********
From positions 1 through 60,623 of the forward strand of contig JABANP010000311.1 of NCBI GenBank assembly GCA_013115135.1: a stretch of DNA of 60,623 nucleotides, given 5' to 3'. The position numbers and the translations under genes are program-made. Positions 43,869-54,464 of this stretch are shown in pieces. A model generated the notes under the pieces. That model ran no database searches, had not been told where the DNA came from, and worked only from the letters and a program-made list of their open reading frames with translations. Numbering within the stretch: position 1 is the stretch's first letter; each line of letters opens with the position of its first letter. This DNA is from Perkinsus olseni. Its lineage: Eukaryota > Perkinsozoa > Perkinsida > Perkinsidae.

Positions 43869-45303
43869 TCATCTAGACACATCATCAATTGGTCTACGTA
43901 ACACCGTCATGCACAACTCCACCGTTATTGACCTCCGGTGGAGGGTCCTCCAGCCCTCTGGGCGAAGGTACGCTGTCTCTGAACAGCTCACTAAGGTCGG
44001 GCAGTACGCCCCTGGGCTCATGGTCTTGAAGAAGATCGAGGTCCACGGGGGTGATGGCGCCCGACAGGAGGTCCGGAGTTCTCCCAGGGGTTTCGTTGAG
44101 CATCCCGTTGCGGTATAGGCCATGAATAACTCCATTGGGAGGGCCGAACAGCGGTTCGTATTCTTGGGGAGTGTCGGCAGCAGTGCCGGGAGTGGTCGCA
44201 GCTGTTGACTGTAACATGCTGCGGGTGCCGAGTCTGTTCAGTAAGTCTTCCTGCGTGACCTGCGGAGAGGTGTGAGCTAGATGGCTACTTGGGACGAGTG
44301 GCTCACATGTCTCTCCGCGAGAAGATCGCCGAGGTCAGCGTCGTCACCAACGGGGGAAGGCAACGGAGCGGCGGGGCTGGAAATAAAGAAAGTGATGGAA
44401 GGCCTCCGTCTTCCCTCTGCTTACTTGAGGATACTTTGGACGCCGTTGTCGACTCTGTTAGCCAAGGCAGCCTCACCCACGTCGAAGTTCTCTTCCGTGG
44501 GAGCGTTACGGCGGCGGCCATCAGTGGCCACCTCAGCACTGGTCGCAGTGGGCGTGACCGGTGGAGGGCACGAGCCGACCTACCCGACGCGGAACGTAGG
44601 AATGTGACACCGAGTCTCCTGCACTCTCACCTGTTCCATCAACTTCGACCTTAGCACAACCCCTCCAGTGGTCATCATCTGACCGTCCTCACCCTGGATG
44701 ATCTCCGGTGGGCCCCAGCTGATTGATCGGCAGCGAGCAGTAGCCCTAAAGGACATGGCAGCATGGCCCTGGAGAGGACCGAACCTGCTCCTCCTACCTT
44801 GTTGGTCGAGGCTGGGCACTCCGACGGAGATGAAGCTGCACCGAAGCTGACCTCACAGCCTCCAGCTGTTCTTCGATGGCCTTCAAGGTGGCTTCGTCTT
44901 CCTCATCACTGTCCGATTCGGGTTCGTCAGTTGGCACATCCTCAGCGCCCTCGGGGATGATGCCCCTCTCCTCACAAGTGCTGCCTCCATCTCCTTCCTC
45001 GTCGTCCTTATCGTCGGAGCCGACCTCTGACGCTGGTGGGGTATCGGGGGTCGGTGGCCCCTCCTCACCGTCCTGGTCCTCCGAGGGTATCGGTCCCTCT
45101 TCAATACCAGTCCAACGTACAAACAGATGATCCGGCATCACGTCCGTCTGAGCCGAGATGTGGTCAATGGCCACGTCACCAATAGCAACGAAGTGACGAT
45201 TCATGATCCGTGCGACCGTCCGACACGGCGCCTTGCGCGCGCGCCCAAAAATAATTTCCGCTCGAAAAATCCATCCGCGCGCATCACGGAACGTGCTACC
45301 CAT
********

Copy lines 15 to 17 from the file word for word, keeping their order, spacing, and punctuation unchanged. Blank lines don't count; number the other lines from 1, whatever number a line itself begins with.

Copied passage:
45001 GTCGTCCTTATCGTCGGAGCCGACCTCTGACGCTGGTGGGGTATCGGGGGTCGGTGGCCCCTCCTCACCGTCCTGGTCCTCCGAGGGTATCGGTCCCTCT
45101 TCAATACCAGTCCAACGTACAAACAGATGATCCGGCATCACGTCCGTCTGAGCCGAGATGTGGTCAATGGCCACGTCACCAATAGCAACGAAGTGACGAT
45201 TCATGATCCGTGCGACCGTCCGACACGGCGCCTTGCGCGCGCGCCCAAAAATAATTTCCGCTCGAAAAATCCATCCGCGCGCATCACGGAACGTGCTACC